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17 thoughts on “Ten Things My Geek-Brain Makes Me Do

  1. Hooray! I am right there with you. These examples are so great. Here’s another one: this morning I got all worked up because my car doors were iced shut. A neighbor came by to help out. Then I realized they were *still locked*. As my son puts it, “Mommy, you are so smart … and so dumb at the same time.” Amen to that.

  2. So it’s not just me! I’m not alone in the world!! And, right or wrong, I completely lose respect for people who cannot figure out which form of “you’re” or “to” or “there” is grammatically correct. Professional or persona emails, it is one of my biggest pet peeves.

    Geek brain + mama brain = early dementia for me.

  3. In item 8 switch “its” for “it’s” (4th word). “It’s” is a contraction of “it is”. “Its” indicates possession. I wouldn’t ordinarily point this sort of thing out, but read item 8 again and you may find the humor.

  4. An hour and a half, it has been live for an hour and a half before someone caught it and spoke up. You are right Garet. It was on purpose given the nature of number 8 ( see number 10).

    1. On #8, Garet is actually incorrect – you, JennT, do not “possess” wrong – you were saying “I know it is wrong…”

      And what about there, their & they’re? They did not even get an honorable mention in your rant – /ha – I was SO tempted to say “you’re” rant, but I refrained.

  5. My husband sent me this post, lovingly pointing out #1, 3, 9, 10 & 11 are why he loves me. I am left wondering what kind of a search he must have been doing to find this…. maybe “how to teach your wife to remember daily tasks without needing to use the oven timer as an reminder alarm?”

    Thanks Geekmom!! Great blog and now I have definitive proof others exist like me!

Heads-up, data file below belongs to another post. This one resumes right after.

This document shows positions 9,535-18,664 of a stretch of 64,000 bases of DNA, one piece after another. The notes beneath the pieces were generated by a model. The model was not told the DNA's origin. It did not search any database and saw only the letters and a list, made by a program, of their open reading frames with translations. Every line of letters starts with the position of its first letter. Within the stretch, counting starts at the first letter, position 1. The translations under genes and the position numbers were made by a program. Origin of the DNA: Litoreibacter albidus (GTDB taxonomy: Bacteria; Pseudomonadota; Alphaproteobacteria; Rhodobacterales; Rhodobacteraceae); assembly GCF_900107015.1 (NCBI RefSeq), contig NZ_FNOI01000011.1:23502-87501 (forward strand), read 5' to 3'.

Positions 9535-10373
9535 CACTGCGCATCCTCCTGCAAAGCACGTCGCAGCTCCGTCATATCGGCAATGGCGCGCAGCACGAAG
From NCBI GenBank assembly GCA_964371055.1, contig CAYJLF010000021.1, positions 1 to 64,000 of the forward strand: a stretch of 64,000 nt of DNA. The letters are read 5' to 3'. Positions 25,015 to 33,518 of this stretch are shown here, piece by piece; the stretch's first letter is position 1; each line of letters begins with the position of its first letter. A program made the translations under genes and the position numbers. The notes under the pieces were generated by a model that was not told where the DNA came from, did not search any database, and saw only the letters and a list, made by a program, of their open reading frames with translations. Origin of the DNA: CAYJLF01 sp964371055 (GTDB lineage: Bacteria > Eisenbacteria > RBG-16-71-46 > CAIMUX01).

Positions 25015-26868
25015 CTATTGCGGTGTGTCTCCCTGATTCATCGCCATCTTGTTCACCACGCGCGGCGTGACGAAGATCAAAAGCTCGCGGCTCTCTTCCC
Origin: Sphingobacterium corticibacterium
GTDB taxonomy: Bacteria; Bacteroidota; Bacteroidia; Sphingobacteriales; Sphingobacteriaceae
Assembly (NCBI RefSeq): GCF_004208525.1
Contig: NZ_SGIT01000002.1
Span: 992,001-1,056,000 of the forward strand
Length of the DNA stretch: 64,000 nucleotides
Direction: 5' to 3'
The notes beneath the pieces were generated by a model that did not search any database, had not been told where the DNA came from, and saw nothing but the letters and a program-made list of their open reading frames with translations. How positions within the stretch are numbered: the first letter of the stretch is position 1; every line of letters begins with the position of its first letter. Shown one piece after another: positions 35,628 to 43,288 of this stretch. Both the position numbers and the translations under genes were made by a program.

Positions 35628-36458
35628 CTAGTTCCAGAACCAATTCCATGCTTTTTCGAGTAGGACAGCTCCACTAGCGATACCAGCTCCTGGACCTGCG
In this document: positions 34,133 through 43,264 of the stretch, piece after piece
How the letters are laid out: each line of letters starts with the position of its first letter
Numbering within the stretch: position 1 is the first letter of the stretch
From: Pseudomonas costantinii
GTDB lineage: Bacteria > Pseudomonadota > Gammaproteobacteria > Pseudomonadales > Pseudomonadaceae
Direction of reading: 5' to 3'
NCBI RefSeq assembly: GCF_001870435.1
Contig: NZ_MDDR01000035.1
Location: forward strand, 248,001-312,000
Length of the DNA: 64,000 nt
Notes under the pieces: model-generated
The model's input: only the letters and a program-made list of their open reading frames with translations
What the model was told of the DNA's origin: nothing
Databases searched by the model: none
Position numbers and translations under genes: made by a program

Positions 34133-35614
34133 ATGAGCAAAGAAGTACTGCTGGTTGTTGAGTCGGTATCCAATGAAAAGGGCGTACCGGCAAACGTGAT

6. I, too, judge people based on homophones. Just yesterday my regard for the president of our company went down three clicks because of “their” misuse.

    (And yes, I gauge things in clicks. Because it makes sense to me.)

  7. I do every one of these, or something similar enough to count. I love the list but I have to say, it’s making me twitch that there are eleven items on the list of “Ten Things…”, lol. 🙂

    1. Just read it, and this is the first thing I noticed, and it cracked me up cause it was so obviously on purpose!

      There are three kinds of people in the world: Those who can count, and those who can’t.

  8. This list had Hubby and I laughing the whole way through. Though I must admit, the last one is absolutely creepy. Have you been in my head?! How did you know?! 😉

  9. Ok, I don’t do #11, but my daughters must! They are constantly asking where people in other cars are going and why.

    As a biologist I am perfectly comfortable sharing a tent with a spider or handling arachnids and insects in a class, but if one shows up in my house, I have to call my husband to deal with it!

    1. Amen to #3 (distracted by the phone, forgetting to check the time). I have the same problem with the Internet at work. I get online to find one tiny piece of information for a project and… I get distracted. I read blogs. I post comments. Case in point, I got online 45 minutes ago to find… something… I can’t remember… And here I am.

  10. Number 1 is so familiar but in a different way. The other day I spent 20 minutes hunting for my iphone, getting increasingly panicky. It was only after that time and now totally freaked out, that I realised I was talking on it to my mum!